Does This Character *Actually* Die in Army of the Dead, or Are We Being Played?
As you might expect from a dark and twisty zombie thriller, most of the characters in Netflix’s Army of the Dead don’t make it out of their zombie-infested heist alive. Among the last ones standing is Geeta (played by Huma Qureshi), who joins up with the team in Vegas. She’s among the crew that manages to get into a helicopter, but when things go south at the last moment, she dies – or does she?
The cardinal rule of most sci-fi and fantasy is: don’t trust a death without a body. Geeta is killed when the team’s escape helicopter crashes after being caught in the shockwave from a nuclear explosion. It appears, at least initially, that Geeta’s friend Kate is the sole survivor. Geeta and pilot Peters are both killed, and Kate’s father, Ward, was mid-zombie transformation during the crash and is killed by Kate before the transformation completes. But, crucially, we never actually see Geeta’s body. Her death is implied by the destruction of the helicopter and Kate’s apparent anguish as she looks at the wreckage.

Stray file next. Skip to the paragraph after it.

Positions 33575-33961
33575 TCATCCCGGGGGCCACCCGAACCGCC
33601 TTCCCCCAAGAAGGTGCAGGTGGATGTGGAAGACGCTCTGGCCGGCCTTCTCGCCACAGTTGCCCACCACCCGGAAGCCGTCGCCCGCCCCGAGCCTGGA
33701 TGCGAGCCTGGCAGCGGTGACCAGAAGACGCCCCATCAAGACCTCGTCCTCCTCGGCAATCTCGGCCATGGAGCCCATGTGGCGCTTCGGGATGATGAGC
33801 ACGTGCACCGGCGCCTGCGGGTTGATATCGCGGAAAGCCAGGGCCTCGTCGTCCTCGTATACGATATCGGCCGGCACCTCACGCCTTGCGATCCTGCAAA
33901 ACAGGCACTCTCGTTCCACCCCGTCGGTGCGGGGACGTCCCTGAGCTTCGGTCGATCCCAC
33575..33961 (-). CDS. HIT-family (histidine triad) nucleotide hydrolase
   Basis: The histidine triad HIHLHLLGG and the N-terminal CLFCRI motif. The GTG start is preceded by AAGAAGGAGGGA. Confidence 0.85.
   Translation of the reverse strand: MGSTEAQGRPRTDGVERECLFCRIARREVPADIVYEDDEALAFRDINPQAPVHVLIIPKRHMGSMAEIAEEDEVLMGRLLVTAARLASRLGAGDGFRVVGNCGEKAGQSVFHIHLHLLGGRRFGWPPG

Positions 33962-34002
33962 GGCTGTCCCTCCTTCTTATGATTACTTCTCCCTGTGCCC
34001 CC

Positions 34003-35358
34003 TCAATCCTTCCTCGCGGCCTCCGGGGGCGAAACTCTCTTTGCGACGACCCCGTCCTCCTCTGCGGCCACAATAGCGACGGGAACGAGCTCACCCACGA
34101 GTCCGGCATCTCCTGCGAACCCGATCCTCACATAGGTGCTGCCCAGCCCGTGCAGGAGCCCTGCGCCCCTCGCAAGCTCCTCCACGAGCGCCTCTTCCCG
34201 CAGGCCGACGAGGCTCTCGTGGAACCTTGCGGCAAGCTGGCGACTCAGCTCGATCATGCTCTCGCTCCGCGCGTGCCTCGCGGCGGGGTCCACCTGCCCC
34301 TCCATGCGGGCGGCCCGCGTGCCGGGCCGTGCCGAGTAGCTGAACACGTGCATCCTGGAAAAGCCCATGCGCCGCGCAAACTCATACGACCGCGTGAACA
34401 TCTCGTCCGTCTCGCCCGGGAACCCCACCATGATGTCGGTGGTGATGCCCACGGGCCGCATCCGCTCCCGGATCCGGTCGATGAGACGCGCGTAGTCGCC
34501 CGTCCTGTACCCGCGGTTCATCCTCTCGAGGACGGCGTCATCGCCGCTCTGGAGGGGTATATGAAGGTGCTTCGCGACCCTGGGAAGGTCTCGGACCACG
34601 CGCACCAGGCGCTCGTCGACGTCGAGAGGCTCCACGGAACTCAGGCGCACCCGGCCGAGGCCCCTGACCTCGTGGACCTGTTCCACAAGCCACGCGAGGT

It’s certainly possible that the movie was trying to imply that Geeta might have somehow secretly survived the crash, but there’s also a much more mundane explanation for why we never see Geeta’s body. In the final helicopter sequence, Geeta is in the front passenger seat, next to where Peters is piloting the chopper. In the original filming, Peters was played by Chris D’Elia, but following numerous allegations of sexual misconduct against him, he was removed from the movie in post-production, with Tig Notaro stepping in and reshooting Peters’s scenes.
Because Notaro filmed her scenes as Peters during the height of the COVID-19 pandemic, reshoots with castmates were impossible; instead, her scenes with other characters are all the product of detailed digital compositing. The simplest explanation for Geeta’s death not being shown is that she’s physically too close to Peters and it was simply too difficult to digitally replace D’Elia with Notaro in those scenes. It’s not nearly as exciting an explanation, but given what we know about the making of the movie, it’s also the most likely one.